allies in the fight
against racism is a feature of several accounts. Despite their differing
interpretations and emphases, this notion has been aired in Gilroy,
Hebdige and, as already indicated, Widgery.
Paul Gilroy’s analysis of the punk/reggae axis stresses the ways in
which punks satirised and criticised the ideas and symbols of British
nationalism – through their desecration of the union jack and mockery
of royalty, for example. This rebellious spirit was exercised partly
through a creativereworking of the ‘language and style of roots culture
in general and
by C.S. Crole, written a century later, where he
‘pictured’ Colonel Baillie, the defeated British commander, as arriving from
Madras ‘when in fact he was coming from the north.’, pp. 17–18. This
‘creativereworking’ of events, as Irschick describes it, is taken out of
context, since such defeats were
more than counterbalanced by the several military victories that the British enjoyed over
both the French and the Mysore state in this period, but it is also illustrative of how he
constructs such dialogic spaces
evocation of the repertory of past cultural
objects to reinforce an audience’s sense of their participation
in a shared culture.
These cultural effects can be recognised and endorsed
because of the plays’ open-ended potential for interpretation,
the requirement to match speech to narrative that can be exploited in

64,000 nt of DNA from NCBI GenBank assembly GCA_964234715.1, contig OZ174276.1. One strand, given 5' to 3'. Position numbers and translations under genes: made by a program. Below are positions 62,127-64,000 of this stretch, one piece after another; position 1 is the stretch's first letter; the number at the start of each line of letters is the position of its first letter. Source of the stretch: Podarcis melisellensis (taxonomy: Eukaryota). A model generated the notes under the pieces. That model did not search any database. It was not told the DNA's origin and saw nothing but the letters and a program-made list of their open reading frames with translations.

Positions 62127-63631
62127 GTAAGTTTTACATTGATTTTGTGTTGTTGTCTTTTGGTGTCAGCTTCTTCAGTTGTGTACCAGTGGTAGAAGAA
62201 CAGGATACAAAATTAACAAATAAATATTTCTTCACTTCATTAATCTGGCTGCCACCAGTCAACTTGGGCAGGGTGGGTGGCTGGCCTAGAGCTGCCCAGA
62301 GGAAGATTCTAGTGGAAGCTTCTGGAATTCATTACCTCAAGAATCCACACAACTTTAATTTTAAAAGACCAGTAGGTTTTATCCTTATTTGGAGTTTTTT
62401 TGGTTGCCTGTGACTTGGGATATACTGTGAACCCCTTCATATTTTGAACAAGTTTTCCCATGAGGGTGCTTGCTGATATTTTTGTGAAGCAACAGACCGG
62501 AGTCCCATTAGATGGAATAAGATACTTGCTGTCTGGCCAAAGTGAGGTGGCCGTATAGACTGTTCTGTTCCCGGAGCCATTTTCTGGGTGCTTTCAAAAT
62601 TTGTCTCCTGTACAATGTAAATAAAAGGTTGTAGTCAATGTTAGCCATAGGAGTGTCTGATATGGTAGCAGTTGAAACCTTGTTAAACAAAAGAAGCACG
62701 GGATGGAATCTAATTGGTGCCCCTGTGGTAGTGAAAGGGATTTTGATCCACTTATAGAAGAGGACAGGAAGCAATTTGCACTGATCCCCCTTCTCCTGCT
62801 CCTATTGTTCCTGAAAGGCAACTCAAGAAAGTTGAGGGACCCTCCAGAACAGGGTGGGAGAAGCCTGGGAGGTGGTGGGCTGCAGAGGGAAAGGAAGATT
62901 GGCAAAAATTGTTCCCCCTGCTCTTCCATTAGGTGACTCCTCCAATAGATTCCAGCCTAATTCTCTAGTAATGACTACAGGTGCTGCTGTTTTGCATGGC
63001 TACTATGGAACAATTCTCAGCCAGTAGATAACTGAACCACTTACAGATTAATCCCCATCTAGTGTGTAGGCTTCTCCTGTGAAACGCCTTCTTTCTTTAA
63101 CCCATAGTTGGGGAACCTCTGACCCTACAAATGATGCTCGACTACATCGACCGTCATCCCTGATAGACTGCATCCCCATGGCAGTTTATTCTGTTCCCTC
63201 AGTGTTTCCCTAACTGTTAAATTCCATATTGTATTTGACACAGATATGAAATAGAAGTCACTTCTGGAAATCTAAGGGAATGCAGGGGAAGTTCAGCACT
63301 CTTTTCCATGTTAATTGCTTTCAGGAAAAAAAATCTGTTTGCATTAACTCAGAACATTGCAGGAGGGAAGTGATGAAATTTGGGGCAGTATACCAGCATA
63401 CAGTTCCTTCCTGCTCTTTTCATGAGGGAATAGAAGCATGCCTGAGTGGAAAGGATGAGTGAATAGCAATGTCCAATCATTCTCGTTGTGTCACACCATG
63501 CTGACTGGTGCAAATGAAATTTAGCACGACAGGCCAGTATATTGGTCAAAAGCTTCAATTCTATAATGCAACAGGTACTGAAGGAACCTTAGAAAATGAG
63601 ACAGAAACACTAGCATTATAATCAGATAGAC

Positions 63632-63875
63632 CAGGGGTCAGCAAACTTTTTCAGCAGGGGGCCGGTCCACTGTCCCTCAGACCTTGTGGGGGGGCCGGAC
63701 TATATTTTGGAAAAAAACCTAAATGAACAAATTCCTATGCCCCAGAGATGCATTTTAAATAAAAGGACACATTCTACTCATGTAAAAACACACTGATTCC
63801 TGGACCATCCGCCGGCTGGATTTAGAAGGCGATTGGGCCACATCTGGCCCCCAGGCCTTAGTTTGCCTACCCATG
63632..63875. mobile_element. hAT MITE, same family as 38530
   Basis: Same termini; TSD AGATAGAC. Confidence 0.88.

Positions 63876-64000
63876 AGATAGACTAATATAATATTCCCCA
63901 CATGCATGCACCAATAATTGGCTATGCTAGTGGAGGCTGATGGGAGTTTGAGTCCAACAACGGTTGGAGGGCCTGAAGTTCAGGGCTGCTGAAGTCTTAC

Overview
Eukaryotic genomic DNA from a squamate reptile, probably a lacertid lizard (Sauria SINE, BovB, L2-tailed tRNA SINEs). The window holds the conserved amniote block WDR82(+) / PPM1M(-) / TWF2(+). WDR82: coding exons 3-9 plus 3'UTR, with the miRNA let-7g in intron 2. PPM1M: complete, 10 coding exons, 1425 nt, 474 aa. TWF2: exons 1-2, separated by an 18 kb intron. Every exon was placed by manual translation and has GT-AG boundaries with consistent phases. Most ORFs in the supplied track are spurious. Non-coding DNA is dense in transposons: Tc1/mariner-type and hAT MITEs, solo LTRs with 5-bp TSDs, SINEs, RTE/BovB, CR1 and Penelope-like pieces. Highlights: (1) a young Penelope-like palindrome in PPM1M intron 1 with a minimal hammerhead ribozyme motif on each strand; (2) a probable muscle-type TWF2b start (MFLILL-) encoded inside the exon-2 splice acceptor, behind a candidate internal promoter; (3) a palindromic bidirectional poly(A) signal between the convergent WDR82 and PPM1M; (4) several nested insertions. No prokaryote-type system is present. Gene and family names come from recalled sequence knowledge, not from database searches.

creativereworking. Engaging with a cultural object from the past in
A Doll’s House (1973), The Romantic Englishwoman (1975) and Steaming (1985)
an overdetermination of her position as a mere
signifier for Lewis’s spiteful manipulation. By drawing spectacles,
wrinkles, devils’ horns and moustaches on the photos, Elisabeth
attempts to retrieve her fetishized image and reproduce it back into the
realm of a more
liberating sense of ‘What if …’ Unfortunately, Thomas is
hardly a panacea for this more creativereworking of gender possibilities
. Drawing out the self-conscious imitation of and allusion to predecessors which so often characterizes the trope – even (or especially) when used to assert the originality of a poet’s flight into uncharted terrain – Hardie shows how poets use their creativereworkings to comment on their own and each other’s ambitions, and on the ambitions of the patrons they offer to immortalize, with vatic confidence or self-deprecating humour, for purposes of praise or parody, self-assertion or satire.
Shifting from this diachronic perspective to a synchronic one, Stephen Hinds
Commedia of Dante (1896), Phoebe Anna Traquair’s beautifully
designed Dante: Illustration and Notes (1890) as well as Mary
Hensman’s Dante Map (1892) and Norley Chester’s (pseudonym
of Emily Underdown) creativereworkings of Dantean episodes in her Dante
Gladstone as annotator: marginalia and the challenge of private
A conspicuous number of the books in the